Contents

Chapter 2
Understanding family violence

Evolving understanding

2.42Visibility of family violence, most particularly intimate partner violence, and the legal protection of victims is relatively recent and still evolving.72

“Battered woman syndrome”

2.43In the 1970s, a literature developed on the psychological, social and economic aspects of family violence. Key to this was Dr Lenore Walker’s work on “battered woman syndrome”, which applied the cycle of violence and learned helplessness theories to battered women.73
2.44Unifying Dr Walker’s theory, which has been criticised on various grounds, including that it defines women by reference to victimisation,74 is the proposition that “women stay with abusive men because they are rendered helpless and dependent by violence”.75 Like other conceptions of “battering”, it is incident focused, emphasising the type and number of assaults (or other coercive acts).76
2.45The language of “battering” is still in use and popularly understood, albeit battered woman syndrome (now sometimes called battered person syndrome) is problematic and has been discredited.77

A focus on “coercion and control”Top

2.46A more recent understanding, explored in-depth by American researcher Evan Stark and by others, is that family violence – particularly by men against women – often involves “coercive control”. Coercive control includes non-physical harm, behaviours intended to isolate and frighten victims and cumulative, not just discrete, effects.78 Not all family violence can be explained this way, but coercive and controlling behaviours are “prototypical” in IPV cases and help explain why victims stay in abusive relationships.79 Further, while coercive control has been applied and discussed principally in connection with IPV, non-intimate family relationships may also involve behaviours of coercion and control.80
2.47Stark has said that women with whom he has worked “[insist] that ‘violence isn’t the worst part’ of the abuse they experience”.81 We discuss below how family violence is more than physical assaults and isolates and entraps victims.82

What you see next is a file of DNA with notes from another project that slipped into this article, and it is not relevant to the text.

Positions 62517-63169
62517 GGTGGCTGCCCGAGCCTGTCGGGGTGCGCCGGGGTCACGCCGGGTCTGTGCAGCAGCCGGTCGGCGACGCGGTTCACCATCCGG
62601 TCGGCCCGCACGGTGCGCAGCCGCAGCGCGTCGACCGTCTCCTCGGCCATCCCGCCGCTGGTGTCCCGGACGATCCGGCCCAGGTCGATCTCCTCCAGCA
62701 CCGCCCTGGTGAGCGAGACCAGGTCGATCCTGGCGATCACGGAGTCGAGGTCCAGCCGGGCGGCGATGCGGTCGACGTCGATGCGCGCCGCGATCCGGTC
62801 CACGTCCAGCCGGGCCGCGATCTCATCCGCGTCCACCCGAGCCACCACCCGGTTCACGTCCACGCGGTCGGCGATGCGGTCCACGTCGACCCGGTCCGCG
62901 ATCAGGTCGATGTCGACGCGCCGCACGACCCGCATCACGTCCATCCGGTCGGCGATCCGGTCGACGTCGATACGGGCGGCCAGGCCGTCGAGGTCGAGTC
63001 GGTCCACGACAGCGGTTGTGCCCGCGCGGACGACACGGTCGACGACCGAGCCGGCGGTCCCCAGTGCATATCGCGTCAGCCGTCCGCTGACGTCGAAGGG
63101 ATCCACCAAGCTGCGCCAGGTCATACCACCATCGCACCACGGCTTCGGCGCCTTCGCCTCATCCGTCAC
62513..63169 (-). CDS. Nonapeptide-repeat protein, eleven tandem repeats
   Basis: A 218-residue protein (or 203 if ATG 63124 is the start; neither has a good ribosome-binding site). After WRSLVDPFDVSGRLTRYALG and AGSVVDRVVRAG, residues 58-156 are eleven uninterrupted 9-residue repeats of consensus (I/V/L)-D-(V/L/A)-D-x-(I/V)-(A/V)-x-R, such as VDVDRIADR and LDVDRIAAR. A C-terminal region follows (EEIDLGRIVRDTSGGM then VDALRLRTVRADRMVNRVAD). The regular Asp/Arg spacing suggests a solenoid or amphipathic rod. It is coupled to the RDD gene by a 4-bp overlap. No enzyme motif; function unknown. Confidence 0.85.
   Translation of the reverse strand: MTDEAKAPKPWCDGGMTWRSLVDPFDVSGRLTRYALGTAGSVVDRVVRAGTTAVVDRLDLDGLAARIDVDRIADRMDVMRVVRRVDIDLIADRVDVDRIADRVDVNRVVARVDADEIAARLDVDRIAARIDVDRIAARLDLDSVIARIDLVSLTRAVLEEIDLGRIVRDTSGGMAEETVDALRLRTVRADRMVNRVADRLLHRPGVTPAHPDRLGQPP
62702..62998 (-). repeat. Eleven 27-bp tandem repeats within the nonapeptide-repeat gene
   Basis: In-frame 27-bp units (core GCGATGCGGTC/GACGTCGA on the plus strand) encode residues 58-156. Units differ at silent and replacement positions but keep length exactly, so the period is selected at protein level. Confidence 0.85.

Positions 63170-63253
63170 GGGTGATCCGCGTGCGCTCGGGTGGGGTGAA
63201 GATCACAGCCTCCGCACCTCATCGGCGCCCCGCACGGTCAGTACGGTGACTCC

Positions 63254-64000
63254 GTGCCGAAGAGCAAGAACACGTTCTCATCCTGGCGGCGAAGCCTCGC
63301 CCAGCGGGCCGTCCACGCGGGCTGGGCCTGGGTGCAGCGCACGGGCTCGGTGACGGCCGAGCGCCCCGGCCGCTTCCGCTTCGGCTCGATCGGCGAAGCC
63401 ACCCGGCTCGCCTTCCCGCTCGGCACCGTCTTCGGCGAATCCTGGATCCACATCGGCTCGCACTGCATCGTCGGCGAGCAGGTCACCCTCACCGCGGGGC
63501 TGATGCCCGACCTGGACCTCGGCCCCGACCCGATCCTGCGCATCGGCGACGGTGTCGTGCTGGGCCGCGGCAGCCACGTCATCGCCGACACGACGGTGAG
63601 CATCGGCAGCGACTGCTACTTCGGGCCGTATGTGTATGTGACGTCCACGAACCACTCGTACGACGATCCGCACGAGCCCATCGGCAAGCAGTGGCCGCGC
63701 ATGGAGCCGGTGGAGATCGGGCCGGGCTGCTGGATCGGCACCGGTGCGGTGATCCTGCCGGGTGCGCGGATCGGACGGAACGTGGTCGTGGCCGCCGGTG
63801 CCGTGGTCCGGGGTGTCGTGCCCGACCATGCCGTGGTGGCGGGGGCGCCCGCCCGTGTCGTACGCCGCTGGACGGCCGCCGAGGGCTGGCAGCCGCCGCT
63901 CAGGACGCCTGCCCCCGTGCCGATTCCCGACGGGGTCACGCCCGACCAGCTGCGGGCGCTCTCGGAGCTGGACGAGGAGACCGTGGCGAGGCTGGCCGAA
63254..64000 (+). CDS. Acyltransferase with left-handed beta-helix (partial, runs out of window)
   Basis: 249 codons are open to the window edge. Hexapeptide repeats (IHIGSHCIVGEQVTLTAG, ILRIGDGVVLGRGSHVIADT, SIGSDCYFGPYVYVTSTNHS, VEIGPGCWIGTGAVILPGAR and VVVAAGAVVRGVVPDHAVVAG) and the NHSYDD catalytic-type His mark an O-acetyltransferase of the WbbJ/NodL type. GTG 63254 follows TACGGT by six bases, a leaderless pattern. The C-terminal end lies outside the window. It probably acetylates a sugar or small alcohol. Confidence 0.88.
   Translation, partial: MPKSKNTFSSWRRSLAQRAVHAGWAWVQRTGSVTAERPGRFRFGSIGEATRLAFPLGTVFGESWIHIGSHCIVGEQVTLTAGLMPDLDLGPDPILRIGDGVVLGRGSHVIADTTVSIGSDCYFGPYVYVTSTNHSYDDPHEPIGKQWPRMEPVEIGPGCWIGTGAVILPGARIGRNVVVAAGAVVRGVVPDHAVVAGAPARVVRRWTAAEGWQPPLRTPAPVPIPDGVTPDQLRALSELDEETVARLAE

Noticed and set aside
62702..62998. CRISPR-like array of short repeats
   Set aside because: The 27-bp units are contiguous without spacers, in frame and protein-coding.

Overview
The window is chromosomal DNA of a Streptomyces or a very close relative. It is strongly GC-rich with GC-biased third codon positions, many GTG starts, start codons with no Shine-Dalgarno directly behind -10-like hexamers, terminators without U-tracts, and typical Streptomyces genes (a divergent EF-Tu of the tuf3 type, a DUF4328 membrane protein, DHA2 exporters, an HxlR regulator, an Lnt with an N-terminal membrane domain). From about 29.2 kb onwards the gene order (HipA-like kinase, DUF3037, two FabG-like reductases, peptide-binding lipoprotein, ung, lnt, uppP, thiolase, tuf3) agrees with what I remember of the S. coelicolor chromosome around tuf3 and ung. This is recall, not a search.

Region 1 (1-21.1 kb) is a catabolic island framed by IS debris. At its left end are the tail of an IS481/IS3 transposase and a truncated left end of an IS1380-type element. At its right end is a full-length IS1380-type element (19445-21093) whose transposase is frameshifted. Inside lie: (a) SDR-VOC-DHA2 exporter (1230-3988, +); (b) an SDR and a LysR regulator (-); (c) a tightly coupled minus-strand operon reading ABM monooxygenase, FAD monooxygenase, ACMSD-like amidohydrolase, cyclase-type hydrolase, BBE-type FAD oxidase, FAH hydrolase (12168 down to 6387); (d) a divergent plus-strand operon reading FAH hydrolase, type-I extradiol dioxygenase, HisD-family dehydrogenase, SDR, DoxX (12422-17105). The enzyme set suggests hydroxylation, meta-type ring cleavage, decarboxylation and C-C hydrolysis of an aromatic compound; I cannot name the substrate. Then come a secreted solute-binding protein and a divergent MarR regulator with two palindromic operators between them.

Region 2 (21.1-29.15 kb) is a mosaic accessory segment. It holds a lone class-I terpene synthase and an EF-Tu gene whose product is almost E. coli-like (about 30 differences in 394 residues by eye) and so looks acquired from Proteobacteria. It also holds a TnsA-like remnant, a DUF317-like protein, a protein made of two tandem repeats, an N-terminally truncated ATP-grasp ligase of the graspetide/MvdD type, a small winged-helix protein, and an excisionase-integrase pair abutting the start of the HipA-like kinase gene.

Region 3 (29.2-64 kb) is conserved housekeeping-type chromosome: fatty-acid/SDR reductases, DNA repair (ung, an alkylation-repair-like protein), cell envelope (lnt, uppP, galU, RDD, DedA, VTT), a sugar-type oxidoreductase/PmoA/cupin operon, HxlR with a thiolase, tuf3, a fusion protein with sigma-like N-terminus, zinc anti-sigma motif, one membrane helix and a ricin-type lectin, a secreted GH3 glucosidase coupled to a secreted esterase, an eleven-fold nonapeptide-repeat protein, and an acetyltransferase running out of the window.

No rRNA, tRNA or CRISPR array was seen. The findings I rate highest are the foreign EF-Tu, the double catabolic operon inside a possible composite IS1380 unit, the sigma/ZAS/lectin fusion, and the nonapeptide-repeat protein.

72As to which, see Stark, above n 61, at 142–145. See also Martha Mahoney “Legal Images of Battered Women: Redefining the Issue of Separation” (1991) 90 Michigan Law Review 96 at 27.
73See, Law Commission Battered Defendants: Victims of Domestic Violence Who Offend (NZLC PP41, 2000) at ch 2.
74Elizabeth Sheehy, Julie Stubbs and Julia Tolmie “Securing Fair Outcomes for Battered Women Charged with Homicide: Analysing Defence Lawyering in R v Falls” (2014) 38 Melbourne University Law Review 666 at n 2. See also Law Commission, above n 73, at 5.
75Stark, above n 61, at 120.
76Mahoney, above n 72, at 28–32.
77As discussed in Law Commission, above n 7. See also Sheehy, Stubbs and Tolmie, above n 74, at n 2.
78Stark, above n 61.
79At 12. See also Evan Stark “Re-presenting Battered Women: Coercive Control and the Defense of Liberty” (paper presented to Violence Against Women: Complex Realities and New Issues in a Changing World, Quebec, Canada, 2012) at 7: “The primary outcome of coercive control is a condition of entrapment that can be hostage-like in the harms it inflicts on dignity, liberty, autonomy and personhood as well as to physical and psychological integrity”.
80See, for example, “Strengthening the Law on Domestic Abuse Consultation - Summary of Responses”, above n 50. In a consultation on the proposed enactment of a new offence of domestic abuse to criminalise patterns of coercive and controlling behaviour, the Home Office received submissions on the “the importance of any new offence capturing inter-familial abuse as well as intimate partner abuse” and noted that, while some respondents considered coercive control is limited to intimate partner relationships, others had submitted it was not and that such behaviours may affect other victims, including the elderly (at 9). As enacted, the offence of “controlling or coercive behaviour in an intimate or family relationship” applies both to people in intimate personal relationships and family members who live together (Serious Crime Act 2015 (UK), s 76).
81Stark, above n 79, at 16.
82Family Violence Death Review Committee, above n 2, at 71.